'The Lover's Dictionary' puts a literary spin on the love story
Could you tell a love story by picking out words from a dictionary? A- arcane, B-bolster, C-candid. Alone, they seem unrelated, but together, they can speak of a cherished love.
Picking the right words to tell someone you love them is notoriously difficult. In the novel “The Lover’s Dictionary” by David Levithan, dictionary entries create a narrative about the intimate moments of an unnamed couple’s relationship. The ups and downs of the relationship play out alphabetically, not chronologically.
“The Lovers Dictionary” is a novel way of telling a love story in a genre that has been cheapened by Nicholas Sparks and the like.
The novel’s couple meets through an online dating service, and the two soon find themselves falling fast. In the heart of New York City, their lives intertwine; they meet each other’s parents, coworkers and best friends, all of whom approve of the relationship.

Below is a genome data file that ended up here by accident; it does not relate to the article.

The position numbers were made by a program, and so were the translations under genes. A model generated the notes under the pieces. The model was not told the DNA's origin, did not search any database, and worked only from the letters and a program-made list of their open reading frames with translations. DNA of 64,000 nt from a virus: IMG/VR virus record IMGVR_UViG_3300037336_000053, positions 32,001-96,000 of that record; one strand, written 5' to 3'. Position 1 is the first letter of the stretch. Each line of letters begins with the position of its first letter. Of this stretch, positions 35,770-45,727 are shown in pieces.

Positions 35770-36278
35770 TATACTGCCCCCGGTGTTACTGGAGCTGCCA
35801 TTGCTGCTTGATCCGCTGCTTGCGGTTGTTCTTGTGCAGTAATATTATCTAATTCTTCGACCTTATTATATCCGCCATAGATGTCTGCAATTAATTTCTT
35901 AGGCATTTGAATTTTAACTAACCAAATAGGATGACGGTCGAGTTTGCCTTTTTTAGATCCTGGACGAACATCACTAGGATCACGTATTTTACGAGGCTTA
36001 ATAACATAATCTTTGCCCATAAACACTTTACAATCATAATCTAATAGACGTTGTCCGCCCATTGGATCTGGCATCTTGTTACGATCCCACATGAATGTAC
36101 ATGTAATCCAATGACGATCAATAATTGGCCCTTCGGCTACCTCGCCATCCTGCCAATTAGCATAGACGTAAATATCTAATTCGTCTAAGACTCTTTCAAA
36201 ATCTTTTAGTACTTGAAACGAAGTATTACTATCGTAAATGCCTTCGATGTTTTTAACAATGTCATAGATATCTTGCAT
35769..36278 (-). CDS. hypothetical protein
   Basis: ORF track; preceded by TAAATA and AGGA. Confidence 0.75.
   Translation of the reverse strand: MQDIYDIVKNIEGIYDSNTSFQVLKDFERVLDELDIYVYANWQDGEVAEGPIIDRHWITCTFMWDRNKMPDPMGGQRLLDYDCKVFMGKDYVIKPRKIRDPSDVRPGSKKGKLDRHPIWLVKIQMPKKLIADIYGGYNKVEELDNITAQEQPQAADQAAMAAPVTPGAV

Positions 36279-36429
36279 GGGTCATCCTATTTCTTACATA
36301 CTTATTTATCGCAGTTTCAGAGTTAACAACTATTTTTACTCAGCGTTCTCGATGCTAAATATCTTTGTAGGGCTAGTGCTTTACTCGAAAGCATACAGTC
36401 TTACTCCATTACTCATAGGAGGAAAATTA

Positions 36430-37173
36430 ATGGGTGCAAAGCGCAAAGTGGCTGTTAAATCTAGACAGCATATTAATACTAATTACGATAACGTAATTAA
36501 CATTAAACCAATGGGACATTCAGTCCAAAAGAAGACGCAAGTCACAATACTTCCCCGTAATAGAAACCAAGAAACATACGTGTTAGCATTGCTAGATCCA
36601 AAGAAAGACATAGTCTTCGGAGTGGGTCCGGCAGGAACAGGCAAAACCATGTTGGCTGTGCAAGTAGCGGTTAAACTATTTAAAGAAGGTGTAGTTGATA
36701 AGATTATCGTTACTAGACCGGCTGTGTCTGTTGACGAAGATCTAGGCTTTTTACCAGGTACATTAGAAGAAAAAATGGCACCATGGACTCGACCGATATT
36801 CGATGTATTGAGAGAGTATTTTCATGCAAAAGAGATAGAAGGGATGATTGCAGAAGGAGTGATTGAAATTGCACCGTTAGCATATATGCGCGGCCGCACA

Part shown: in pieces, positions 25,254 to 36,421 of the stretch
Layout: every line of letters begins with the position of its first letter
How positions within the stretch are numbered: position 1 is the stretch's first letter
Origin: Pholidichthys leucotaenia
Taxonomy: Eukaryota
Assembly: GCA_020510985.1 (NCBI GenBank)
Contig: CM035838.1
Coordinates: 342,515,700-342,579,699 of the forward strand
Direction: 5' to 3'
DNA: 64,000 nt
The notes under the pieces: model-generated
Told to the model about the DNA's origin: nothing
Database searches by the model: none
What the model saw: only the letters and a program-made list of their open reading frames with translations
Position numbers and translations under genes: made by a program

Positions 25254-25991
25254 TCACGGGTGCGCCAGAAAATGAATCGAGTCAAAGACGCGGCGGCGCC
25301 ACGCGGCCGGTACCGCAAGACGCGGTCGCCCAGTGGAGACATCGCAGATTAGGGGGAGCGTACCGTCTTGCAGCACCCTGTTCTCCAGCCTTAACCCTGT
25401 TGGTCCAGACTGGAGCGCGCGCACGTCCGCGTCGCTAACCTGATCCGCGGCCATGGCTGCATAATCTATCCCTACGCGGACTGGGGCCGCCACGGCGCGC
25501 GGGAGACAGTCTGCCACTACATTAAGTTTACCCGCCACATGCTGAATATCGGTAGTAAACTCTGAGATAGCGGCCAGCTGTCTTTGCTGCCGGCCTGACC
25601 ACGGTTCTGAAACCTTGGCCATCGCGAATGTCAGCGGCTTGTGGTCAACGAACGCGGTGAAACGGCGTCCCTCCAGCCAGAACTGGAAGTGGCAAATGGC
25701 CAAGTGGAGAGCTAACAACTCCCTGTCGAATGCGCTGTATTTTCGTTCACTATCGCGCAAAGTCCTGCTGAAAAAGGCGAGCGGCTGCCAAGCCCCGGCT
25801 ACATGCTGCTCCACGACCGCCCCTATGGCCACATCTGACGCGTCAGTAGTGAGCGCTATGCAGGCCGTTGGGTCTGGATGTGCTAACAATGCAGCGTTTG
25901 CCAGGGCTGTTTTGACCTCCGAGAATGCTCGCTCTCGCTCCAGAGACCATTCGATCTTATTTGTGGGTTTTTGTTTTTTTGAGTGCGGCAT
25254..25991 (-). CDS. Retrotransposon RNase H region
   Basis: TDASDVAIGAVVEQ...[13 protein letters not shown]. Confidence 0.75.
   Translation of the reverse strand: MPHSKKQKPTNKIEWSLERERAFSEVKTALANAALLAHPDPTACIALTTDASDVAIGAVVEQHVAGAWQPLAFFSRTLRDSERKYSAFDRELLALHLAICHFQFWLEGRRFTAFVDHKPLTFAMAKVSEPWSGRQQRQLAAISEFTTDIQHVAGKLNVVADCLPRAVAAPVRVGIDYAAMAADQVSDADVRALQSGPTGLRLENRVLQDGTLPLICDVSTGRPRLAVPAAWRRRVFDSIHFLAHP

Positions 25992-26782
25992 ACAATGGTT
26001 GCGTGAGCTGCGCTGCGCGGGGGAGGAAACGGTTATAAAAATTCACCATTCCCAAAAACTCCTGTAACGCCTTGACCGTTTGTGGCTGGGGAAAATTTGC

But when they move in together, they must struggle to combine their hopes and dreams while each maintaining their sense of individualism, balancing their emotions and keeping past loves from intruding.
“Those mornings when we kiss and surrender for an hour before we say a single word.”
“It was the way you said, ‘I have something to tell you.’ I could feel the magic drain from the room.”
This isn’t the first time Levithan has taken on love. He is famous for giving us the novel “Nick and Norah’s Infinite Playlist,” a story of adolescent love that was turned into a movie dramatizing the craziness of teenage love, drugs and rock n’ roll.
In his fourth novel, “Marly’s Ghost,” he remixes Charles Dickens’ classic “A Christmas Carol” with a Valentine’s Day twist. In nearly all of his novels, including “The Lovers’ Dictionary,” Levithan chooses to tackle on the complexity of love in his own unique way. He says in his biography that he doesn’t write a book unless it feels like a challenge.
Whether in a relationship or single, anyone can relate to “The Lover’s Dictionary.” It’s real, it’s witty, and Levithan makes every word count.